Surveillance bill under scrutiny

Vic Toews put himself in the soup recently over defending the Conservative government’s proposed Bill C-30,

Oh Vic Toews, how could you stoop so low?

The federal public safety minister put himself in the soup recently over comments he made in the House, and elsewhere, defending the Conservative government’s proposed Bill C-30, an act that could give authorities access to the private information of Internet users without a warrant.

The Conservatives argue the bill will help police crack down on child pornographers. Liberal public safety critic Francis Scarpaleggia worries the Harper government will misuse such sweeping powers against dissenting Canadians who take issue with, say, hosting a $1 billion G20 Summit in the midst of an economic downturn.

Toews’ responded with rhetoric worthy of the former U.S. President George Bush Jr.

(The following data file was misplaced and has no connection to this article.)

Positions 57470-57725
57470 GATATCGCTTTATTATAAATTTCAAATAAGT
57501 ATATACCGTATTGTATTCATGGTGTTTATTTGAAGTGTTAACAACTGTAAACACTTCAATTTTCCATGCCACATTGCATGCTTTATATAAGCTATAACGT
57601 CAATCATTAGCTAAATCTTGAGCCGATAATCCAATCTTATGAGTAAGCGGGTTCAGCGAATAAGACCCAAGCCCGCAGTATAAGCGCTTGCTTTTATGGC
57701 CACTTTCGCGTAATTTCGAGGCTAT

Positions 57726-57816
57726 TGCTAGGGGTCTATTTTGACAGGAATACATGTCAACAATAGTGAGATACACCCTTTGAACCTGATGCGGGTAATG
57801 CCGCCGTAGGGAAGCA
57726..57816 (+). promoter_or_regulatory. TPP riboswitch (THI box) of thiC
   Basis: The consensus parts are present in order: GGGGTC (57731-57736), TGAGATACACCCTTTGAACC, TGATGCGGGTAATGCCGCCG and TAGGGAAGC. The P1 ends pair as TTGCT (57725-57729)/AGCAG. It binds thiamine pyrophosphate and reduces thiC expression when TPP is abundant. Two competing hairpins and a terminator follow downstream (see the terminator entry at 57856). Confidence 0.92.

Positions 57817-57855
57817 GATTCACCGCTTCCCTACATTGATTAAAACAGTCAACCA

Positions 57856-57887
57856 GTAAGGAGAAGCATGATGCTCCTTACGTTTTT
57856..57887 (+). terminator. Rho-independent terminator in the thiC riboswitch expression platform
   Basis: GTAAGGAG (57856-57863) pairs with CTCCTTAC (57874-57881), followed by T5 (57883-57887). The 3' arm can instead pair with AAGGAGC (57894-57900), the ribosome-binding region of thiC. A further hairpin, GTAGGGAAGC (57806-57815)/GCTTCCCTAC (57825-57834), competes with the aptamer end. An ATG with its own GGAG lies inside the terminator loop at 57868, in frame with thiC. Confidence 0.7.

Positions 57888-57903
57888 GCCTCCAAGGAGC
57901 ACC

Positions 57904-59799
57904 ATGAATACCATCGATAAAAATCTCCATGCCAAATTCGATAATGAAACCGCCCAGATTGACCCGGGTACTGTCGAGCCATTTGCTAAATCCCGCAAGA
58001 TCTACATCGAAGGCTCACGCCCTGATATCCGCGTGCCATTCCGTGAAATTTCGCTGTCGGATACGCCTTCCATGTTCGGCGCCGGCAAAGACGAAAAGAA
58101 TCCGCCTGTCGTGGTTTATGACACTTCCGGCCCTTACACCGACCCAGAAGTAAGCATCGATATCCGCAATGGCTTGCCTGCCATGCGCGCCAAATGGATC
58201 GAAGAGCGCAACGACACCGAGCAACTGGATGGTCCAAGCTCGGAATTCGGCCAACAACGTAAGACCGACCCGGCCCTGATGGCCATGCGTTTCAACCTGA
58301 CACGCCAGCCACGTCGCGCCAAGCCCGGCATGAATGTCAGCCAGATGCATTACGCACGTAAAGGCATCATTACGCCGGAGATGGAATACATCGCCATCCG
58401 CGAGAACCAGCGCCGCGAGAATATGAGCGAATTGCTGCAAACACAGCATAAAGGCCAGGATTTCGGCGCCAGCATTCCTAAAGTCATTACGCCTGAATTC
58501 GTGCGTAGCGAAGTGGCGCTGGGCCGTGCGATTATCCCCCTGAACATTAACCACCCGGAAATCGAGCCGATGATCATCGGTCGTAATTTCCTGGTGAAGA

“He can either stand with us or the child pornographers,” said Toews, essentially labelling everyone who is critical of the Conservative bill, and government, as an advocate of child pornography.

The Liberal minister’s concern that the Harper government will “read Canadian’s emails and track their movements through cellphone signals,” is legitimate. It already monitors social media websites like Facebook. And Defence Minister Peter MacKay’s sense of entitlement over using a military helicopter for recreational purposes shows the government’s arrogance when it comes to abusing power.

Toews now supposedly regrets his flight of false dichotomy. He shouldn’t, because it’s helped to open a national public debate that likely wouldn’t have happened otherwise.